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Tom Horn (1980)
Pretty Good Final Western From McQueen
Here Steve McQueen plays real-life Tom Horn who was involved with assisting in the capture of Geronimo. That is not what this film is about though, it is about the final days of Tom Horn and putting into question his murder of 14 year-old Willie Nickell.
Steve McQueen's coolness just bleeds out onto the screen. But, its not just him that makes this film so watchable as there is a great supporting cast as well. There is a fabulous opening shot of McQueen with his horse by the fire. He is perfectly silent as he is introduced.
Tom Horn is hired by some ranchers including John C. Coble (Richard Farnsworth) to get some cattle back that had been stolen from them. It is through this job that you learn that Horn doesn't mess around and gets into some trouble in being thought to have shot a 14 year-old boy. Horn also meets and falls in love with Glendolene Kimmel (Linda Evans) and I can feel a wonderful chemistry that the two characters shared.
Like any other real good western there is some beautiful scenery and more than capably directed by William Wiard. Also some what I feel is some good old school music by Ernest Gold.
McQueen also acted as executive producer, also starring Billy Green Bush who is really good as U.S. Marshal Joe Belle, Slim Pickens as Sheriff Sam Creedmore, Elisha Cook as the stablehand and Geoffrey Lewis as Walter Stoll.
El Diablo (1990)
Should Have Fun Watching This One
A young student named Nettie (Sarah Trigger) is kidnapped from an oh so sleepy Texas town. Problem is she was kidnapped by the notorious El Diablo (Robert Beltran). Her teacher Billy Ray Smith (wonderfully played by Anthony Edwards) finds it is his duty to find Nettie and bring her back. Next problem is Billy Ray is the worst shot in the west. It is quite funny watching Billy Ray leave town on his horse (which he can not ride). Along the way he meets up with Van Leek (Louis Gossett Jr., who as usual puts in a great performance) who is going to assist him and might turn Billy Ray into a gunslinger.
A pretty good film that you have fun watching. May not even need to be a huge western fan to enjoy it either. Leaves laughs and dead horses in its wake. On a side note does have some good music by William Olvis, but I did find it at times reminiscent of ONCE UPON A TIME IN THE WEST by Ennio Morricone.
Written by legendary director John Carpenter, Tommy Lee Wallace and Bill Phillips (who both worked with Carpenter on other film projects as well). Also starring John Glover as The Preacher and Joe Pantoliano as Kid Durango.
The Villain (1979)
"You forgot number two." "Oh no I didn't! I did that when you stuck that gun in my face!"
Kirk Douglas plays Cactus Jack Slade (which may have been a better title for the film) a robber who gets caught trying to rob the Snakes End Bank. In turn he works out a deal with Avery Simpson (western vet Jack Elam), who owns the bank. He must steal money off of the charming...Charming Jones (beautiful Ann-Margret), but she has the clueless Handsome Stranger (Arnold Schwarzenegger) as her muscular bodyguard.
Just think of Wile E. Coyote trying to capture The Roadrunner on Looney Tunes. That is exactly what we have here. Cactus Jack comes up with some good ideas that always seem to misfire along the way. In fact the two stars of the movie to me are Kirk Douglas who wonderfully plays his character over-the-top and his smart, but very disgruntled horse Whiskey (played by a horse named Ott). They carry the film to me and you could argue the horse gets more laughs than anyone else.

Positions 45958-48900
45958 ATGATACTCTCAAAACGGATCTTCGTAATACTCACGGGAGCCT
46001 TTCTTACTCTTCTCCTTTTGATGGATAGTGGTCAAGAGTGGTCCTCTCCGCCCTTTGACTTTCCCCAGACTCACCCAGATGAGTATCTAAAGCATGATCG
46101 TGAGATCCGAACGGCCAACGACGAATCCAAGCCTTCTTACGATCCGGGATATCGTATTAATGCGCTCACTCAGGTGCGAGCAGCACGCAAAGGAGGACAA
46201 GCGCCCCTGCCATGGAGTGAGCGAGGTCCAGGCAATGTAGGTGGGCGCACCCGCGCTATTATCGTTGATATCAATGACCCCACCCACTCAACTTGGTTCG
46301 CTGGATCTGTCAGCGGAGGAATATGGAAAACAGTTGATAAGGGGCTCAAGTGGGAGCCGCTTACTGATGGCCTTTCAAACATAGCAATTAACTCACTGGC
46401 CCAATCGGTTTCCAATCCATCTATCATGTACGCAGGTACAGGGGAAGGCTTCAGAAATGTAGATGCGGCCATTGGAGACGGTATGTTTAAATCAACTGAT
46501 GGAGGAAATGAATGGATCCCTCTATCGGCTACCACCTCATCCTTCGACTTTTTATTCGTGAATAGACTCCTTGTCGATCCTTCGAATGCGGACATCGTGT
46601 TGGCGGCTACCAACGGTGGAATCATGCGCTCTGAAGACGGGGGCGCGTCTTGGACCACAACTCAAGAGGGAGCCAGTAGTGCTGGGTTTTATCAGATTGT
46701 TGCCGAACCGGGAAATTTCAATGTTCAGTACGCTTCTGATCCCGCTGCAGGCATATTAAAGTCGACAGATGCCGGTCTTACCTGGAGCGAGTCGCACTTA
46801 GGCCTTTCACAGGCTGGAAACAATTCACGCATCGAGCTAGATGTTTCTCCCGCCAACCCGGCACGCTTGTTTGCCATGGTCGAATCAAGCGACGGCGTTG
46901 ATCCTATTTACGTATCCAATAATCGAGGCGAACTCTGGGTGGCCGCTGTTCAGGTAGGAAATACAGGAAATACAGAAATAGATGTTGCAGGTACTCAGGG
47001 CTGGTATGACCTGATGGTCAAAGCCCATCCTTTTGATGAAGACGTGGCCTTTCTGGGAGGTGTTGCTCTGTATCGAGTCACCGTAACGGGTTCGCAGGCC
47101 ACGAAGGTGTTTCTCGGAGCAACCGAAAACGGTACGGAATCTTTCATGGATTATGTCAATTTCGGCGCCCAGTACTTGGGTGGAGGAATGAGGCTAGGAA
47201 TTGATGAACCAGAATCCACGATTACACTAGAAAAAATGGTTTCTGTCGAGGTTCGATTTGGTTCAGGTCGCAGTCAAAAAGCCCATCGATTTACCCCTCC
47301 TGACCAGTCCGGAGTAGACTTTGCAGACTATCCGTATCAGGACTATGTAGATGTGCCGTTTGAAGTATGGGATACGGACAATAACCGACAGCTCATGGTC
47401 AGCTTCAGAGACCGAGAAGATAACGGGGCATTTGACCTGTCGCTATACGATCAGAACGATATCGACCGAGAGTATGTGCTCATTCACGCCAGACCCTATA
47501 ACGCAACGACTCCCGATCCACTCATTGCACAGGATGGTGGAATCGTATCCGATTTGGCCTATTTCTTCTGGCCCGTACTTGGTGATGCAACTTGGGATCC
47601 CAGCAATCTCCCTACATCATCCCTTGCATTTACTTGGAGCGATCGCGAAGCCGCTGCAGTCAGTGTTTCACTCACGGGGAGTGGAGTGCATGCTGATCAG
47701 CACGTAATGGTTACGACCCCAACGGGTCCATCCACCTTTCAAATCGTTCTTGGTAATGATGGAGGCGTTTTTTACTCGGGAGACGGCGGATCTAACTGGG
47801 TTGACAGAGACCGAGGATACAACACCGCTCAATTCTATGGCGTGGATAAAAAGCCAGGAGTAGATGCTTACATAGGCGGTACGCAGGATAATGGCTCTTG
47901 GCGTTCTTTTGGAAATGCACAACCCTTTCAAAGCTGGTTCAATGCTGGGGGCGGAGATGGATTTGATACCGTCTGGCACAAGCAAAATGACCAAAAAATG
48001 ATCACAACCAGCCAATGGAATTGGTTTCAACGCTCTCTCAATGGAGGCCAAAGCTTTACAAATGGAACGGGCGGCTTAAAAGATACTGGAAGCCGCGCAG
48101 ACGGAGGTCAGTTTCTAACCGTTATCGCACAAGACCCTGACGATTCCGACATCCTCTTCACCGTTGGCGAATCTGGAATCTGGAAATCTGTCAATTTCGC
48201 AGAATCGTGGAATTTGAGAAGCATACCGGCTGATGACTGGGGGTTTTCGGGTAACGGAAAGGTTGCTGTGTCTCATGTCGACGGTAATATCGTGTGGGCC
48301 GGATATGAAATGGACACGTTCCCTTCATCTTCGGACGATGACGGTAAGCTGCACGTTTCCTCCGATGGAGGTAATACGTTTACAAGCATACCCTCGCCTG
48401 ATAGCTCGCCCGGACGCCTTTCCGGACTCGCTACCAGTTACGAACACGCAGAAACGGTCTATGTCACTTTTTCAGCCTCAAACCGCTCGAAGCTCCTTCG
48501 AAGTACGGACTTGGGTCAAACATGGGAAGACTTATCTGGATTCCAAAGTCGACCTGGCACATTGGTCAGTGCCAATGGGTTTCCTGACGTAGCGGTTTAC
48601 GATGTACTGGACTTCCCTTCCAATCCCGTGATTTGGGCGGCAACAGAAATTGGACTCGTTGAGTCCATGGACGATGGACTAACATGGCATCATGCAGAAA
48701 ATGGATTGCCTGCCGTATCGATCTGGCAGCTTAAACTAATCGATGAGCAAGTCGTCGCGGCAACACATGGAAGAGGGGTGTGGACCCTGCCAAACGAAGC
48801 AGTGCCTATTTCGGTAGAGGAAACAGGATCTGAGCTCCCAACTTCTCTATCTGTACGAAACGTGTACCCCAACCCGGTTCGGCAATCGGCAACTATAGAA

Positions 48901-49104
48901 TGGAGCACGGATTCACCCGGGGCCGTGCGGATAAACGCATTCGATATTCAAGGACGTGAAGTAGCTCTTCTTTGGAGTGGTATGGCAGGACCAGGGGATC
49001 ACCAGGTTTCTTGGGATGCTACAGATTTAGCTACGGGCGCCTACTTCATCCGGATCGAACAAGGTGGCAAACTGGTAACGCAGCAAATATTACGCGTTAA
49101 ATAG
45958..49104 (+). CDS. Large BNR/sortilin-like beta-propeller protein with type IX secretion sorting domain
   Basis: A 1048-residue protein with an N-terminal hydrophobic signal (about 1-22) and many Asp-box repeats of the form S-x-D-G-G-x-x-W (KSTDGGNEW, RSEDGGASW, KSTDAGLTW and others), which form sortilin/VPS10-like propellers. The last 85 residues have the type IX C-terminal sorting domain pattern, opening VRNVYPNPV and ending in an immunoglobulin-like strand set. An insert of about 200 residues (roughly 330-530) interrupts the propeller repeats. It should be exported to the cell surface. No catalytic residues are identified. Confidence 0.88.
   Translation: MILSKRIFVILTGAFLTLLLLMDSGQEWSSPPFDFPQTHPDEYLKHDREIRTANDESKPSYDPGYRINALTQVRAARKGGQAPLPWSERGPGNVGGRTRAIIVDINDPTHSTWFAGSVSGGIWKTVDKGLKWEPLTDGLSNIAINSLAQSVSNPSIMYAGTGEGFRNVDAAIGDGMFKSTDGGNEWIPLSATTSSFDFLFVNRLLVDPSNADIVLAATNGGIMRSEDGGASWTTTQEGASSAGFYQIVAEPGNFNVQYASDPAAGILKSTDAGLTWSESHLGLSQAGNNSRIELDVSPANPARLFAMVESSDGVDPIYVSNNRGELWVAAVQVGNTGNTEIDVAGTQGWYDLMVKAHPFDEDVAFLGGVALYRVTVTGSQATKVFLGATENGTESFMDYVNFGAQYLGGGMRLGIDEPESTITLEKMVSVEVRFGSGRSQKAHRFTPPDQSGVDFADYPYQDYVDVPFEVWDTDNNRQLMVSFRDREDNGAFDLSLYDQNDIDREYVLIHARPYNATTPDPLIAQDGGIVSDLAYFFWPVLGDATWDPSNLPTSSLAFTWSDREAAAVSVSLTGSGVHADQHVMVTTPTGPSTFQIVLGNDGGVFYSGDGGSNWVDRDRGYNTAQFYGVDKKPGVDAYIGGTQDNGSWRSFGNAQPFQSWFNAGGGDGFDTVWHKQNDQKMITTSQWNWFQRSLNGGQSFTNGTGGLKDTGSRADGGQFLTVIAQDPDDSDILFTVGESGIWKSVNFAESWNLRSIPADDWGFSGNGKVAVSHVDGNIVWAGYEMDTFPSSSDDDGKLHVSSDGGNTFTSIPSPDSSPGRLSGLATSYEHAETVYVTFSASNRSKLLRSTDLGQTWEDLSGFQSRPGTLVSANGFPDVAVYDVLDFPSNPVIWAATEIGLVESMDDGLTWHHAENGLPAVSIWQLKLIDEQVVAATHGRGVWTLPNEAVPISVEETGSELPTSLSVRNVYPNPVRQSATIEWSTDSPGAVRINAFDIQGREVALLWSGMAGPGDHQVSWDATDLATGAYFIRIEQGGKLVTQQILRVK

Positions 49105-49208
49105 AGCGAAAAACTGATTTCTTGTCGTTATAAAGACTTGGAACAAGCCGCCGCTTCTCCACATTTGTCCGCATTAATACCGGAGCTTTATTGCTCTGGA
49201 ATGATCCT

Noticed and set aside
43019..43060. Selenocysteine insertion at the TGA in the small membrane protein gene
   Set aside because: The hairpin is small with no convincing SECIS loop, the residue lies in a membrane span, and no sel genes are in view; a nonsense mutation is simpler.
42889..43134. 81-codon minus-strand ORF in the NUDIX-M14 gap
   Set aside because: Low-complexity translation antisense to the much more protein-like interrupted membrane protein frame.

Now, Paul Lynde plays Nervous Elk a chief who has been sent to watch over Cactus Jack by Avery Simpson. Lynde is a funny guy, but the portrayal of the Native American people in this film isn't the best. They do not come across as very bright. In saying that though no one in the film really is. Apologies to Native people who end up watching this film.
Also starring Strother Martin and country legend Mel Tillis.
The Legend of the Golden Gun (1979)
Good Family Fun
Robert Davi plays real life baddie William Quantrill who kills the family of John Golden (Jeff Osterhage). Golden himself is left for dead in a river. After this Golden looks to exact revenge upon Quantrill. He comes across J.R. Swackhammer wonderfully played by Hal Holbrook who trains Golden. The film gets good when Holbrook shows up and starts to take on a nice flavour. This is a TV movie so it is not going to play out like Clint Eastwood's 'The Outlaw Josey Wales' with its subject matter, but might work well if you have kids in the 10-14 range who like a western. Also starring Keir Dullea as the over confident General Custer and great veteran R.G. Armstrong as corrupt Judge Harrison Harding. As you might have guessed through out the film Golden meets real life legends from the Old West.
Now this TV movie is far from perfect and a couple of big things for me that didn't work were early on we are shown a scene that oozes cheesiness to me. We watch John Golden in slow motion ride his horse Moonbeam, which he is singing a song about. I thought this was completely unneeded as within a couple minutes Osterhage's acting should be able to bring his love through toward the horse. The other is the music in a couple of scenes does not really have a western feeling. It is more of a 1979 or disco-influenced theme and any seriousness in the scenes are washed away. In turn though well worth a watch. On a side note Harve Bennett was executive producer who went on to produce and co-write Star Trek II through V.